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AUDIO ESSAY: Torah for the Earth - Re'eh

Updated: Oct 14, 2020

Parashat Re’eh

Torah Reading: Deuteronomy 11:26 – 16:17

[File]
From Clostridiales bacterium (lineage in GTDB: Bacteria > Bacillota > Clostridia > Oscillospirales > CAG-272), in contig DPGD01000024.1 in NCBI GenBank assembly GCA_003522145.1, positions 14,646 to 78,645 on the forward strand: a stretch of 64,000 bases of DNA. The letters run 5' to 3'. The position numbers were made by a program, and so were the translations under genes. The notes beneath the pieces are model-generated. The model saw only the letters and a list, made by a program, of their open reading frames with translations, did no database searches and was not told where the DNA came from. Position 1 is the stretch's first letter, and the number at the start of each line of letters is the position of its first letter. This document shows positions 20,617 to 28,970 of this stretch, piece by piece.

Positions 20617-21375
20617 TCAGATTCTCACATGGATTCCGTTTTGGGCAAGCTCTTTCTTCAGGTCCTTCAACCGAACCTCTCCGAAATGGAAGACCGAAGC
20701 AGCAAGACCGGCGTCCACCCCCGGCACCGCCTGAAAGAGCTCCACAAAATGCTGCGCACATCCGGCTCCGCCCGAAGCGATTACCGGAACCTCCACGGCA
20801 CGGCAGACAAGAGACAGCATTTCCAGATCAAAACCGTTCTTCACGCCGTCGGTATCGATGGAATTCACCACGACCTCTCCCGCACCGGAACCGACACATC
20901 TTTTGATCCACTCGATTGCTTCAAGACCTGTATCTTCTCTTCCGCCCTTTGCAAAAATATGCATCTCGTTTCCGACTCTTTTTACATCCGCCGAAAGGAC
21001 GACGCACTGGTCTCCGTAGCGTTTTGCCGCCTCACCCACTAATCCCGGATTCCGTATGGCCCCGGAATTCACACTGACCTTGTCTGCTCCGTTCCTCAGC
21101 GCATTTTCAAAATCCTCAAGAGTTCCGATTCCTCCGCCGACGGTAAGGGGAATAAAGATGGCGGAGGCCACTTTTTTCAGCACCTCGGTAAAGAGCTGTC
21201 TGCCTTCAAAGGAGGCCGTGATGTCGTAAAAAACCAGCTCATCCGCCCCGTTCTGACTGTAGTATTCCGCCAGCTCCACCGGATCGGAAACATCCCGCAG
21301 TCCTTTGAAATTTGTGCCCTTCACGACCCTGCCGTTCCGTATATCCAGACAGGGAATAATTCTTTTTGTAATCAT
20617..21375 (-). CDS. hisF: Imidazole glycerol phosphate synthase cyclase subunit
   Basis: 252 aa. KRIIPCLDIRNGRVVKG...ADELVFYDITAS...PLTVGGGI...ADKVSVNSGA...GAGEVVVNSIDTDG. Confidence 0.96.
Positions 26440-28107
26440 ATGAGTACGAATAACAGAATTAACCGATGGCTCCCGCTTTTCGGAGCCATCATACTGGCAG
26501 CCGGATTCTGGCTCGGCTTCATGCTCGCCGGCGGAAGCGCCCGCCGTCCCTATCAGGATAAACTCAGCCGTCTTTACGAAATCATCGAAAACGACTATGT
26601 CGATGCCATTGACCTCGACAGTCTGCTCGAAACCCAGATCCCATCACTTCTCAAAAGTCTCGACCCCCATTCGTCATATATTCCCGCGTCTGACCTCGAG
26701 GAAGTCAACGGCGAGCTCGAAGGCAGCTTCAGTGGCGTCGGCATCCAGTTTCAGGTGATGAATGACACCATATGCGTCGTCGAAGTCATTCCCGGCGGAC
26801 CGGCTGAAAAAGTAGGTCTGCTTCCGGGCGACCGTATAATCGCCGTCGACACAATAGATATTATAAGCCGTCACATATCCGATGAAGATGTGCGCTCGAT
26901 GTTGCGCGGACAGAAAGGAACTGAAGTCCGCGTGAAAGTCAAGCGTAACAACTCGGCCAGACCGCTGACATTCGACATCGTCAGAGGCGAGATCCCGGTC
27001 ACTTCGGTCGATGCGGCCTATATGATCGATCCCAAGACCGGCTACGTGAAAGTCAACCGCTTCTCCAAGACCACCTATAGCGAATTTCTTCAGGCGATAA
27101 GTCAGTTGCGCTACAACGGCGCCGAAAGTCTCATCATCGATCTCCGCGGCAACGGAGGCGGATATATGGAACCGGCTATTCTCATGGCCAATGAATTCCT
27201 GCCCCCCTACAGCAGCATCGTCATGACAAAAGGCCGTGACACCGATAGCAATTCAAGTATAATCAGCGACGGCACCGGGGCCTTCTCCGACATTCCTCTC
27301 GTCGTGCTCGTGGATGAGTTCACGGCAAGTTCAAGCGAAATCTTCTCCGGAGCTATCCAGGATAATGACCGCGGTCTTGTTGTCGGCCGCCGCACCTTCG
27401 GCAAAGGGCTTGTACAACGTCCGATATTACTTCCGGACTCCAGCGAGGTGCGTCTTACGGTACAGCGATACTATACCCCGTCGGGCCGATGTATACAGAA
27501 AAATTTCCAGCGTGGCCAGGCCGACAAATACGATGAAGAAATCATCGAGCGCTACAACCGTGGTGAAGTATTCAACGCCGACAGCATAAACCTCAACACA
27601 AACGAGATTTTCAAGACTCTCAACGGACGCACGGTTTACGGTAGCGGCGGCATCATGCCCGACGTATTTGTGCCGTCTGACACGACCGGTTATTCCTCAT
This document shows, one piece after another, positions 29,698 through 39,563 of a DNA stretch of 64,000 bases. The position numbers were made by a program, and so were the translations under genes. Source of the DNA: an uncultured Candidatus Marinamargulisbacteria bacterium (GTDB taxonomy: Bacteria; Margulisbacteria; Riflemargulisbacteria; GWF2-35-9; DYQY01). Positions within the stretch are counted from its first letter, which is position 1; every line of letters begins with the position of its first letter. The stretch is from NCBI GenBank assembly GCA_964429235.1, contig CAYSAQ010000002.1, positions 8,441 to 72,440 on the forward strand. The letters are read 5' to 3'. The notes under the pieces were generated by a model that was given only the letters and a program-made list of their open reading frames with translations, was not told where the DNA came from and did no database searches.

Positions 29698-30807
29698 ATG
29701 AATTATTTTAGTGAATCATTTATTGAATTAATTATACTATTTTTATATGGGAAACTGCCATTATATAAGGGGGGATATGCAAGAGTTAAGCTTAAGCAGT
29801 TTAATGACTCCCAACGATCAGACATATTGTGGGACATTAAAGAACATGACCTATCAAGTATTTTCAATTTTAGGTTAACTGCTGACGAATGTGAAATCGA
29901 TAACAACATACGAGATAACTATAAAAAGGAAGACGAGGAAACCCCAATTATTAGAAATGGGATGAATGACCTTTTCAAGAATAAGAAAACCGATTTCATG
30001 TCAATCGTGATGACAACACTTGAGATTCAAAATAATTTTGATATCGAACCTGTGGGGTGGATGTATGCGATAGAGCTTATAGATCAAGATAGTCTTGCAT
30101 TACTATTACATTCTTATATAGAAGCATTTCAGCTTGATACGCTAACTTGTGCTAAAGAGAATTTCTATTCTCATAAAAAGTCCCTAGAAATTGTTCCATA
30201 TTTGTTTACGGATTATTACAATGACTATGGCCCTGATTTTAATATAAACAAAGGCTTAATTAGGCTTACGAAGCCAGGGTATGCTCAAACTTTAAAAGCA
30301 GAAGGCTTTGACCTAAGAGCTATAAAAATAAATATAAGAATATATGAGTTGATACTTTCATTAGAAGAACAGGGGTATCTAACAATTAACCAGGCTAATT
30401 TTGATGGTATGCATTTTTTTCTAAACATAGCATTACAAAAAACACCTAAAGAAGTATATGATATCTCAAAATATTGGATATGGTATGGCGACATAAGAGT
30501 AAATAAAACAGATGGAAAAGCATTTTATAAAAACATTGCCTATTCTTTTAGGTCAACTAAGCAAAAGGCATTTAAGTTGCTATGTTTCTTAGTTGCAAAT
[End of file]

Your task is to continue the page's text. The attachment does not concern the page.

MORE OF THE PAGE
Welcome back everyone to this week’s Torah for the Earth audio essay. I’m your host, Charlie Forbes, and this week I will be addressing Parashat Re’eh which is Hebrew for “see.” This is the opening word of the parashah, which we read as Moshe Rabbeinu addresses the people of Israel. “See” he says, “I present before you today a blessing and a curse.” (11:26) Between this parashah and the next two – Parashat Shoftim and Parashat Teitzei – we are given a majority of the commandments that are identified in Sefer Devarim, the Book of Deuteronomy.[1] But, as Rashi points out, the blessings and curses that are mentioned at the beginning of this portion are not actually given – at least, not right away. Instead we are given instructions for a sequence of blessings and curses which are to be given later at Mount Gerizim and Mount Aival.[2] The nuance of this point is that precepts are generally given before they need to be implemented, and this is the case for the mitzvot that are unique to Eretz Yisrael – which the Israelites have yet to enter. But the main axiom driving this parashah is the doctrine of free choice. We have the freedom to choose whether we “hearken” to the commandments or disobey them, and our choice about the path we take can become defined by a reality that is either a blessing or a curse. This is a dichotomy that underlies the vital task of caring for the Land of Israel. But seeing is also a matter of perspective. In Bereishit Rabbah 51:3 we read: “No evil thing is issued from above.”[3] This is one reason why the word “curse” has sometimes been translated as “substitute” – because Hashem only delivers blessings, but those blessings can become substituted by something else.[4] The dichotomy arises because of how we perceive phenomena, which is also dependent upon the condition of our lives. Are we in a state where we can be receptive to a blessing? Or will the events of our lives be forever disguised as something else?